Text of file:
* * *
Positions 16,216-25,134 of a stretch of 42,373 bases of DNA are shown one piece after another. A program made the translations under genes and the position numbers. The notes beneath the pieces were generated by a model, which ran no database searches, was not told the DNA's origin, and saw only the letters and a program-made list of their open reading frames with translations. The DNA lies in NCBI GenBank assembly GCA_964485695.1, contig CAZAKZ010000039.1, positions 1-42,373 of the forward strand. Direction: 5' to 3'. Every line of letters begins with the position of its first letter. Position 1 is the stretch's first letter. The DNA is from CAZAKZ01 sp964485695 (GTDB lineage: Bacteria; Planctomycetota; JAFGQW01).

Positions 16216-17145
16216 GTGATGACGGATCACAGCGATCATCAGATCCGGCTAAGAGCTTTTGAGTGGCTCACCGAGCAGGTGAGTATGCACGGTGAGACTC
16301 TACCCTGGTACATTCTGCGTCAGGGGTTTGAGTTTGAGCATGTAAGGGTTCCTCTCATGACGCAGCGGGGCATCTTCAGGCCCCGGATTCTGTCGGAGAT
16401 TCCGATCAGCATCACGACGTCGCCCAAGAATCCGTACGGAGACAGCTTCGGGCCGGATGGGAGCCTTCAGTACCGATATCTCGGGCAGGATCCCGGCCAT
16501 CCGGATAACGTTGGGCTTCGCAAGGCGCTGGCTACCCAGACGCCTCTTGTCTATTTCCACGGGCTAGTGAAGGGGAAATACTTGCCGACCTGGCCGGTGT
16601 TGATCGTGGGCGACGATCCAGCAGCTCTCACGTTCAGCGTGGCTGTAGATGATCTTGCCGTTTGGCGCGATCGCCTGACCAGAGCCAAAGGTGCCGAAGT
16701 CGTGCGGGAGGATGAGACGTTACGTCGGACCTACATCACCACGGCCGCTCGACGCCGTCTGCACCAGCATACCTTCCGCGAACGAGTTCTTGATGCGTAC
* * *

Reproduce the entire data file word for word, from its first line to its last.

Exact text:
Positions 16,216-25,134 of a stretch of 42,373 bases of DNA are shown one piece after another. A program made the translations under genes and the position numbers. The notes beneath the pieces were generated by a model, which ran no database searches, was not told the DNA's origin, and saw only the letters and a program-made list of their open reading frames with translations. The DNA lies in NCBI GenBank assembly GCA_964485695.1, contig CAZAKZ010000039.1, positions 1-42,373 of the forward strand. Direction: 5' to 3'. Every line of letters begins with the position of its first letter. Position 1 is the stretch's first letter. The DNA is from CAZAKZ01 sp964485695 (GTDB lineage: Bacteria; Planctomycetota; JAFGQW01).

Positions 16216-17145
16216 GTGATGACGGATCACAGCGATCATCAGATCCGGCTAAGAGCTTTTGAGTGGCTCACCGAGCAGGTGAGTATGCACGGTGAGACTC
16301 TACCCTGGTACATTCTGCGTCAGGGGTTTGAGTTTGAGCATGTAAGGGTTCCTCTCATGACGCAGCGGGGCATCTTCAGGCCCCGGATTCTGTCGGAGAT
16401 TCCGATCAGCATCACGACGTCGCCCAAGAATCCGTACGGAGACAGCTTCGGGCCGGATGGGAGCCTTCAGTACCGATATCTCGGGCAGGATCCCGGCCAT
16501 CCGGATAACGTTGGGCTTCGCAAGGCGCTGGCTACCCAGACGCCTCTTGTCTATTTCCACGGGCTAGTGAAGGGGAAATACTTGCCGACCTGGCCGGTGT
16601 TGATCGTGGGCGACGATCCAGCAGCTCTCACGTTCAGCGTGGCTGTAGATGATCTTGCCGTTTGGCGCGATCGCCTGACCAGAGCCAAAGGTGCCGAAGT
16701 CGTGCGGGAGGATGAGACGTTACGTCGGACCTACATCACCACGGCCGCTCGACGCCGTCTGCACCAGCATACCTTCCGCGAACGAGTTCTTGATGCGTAC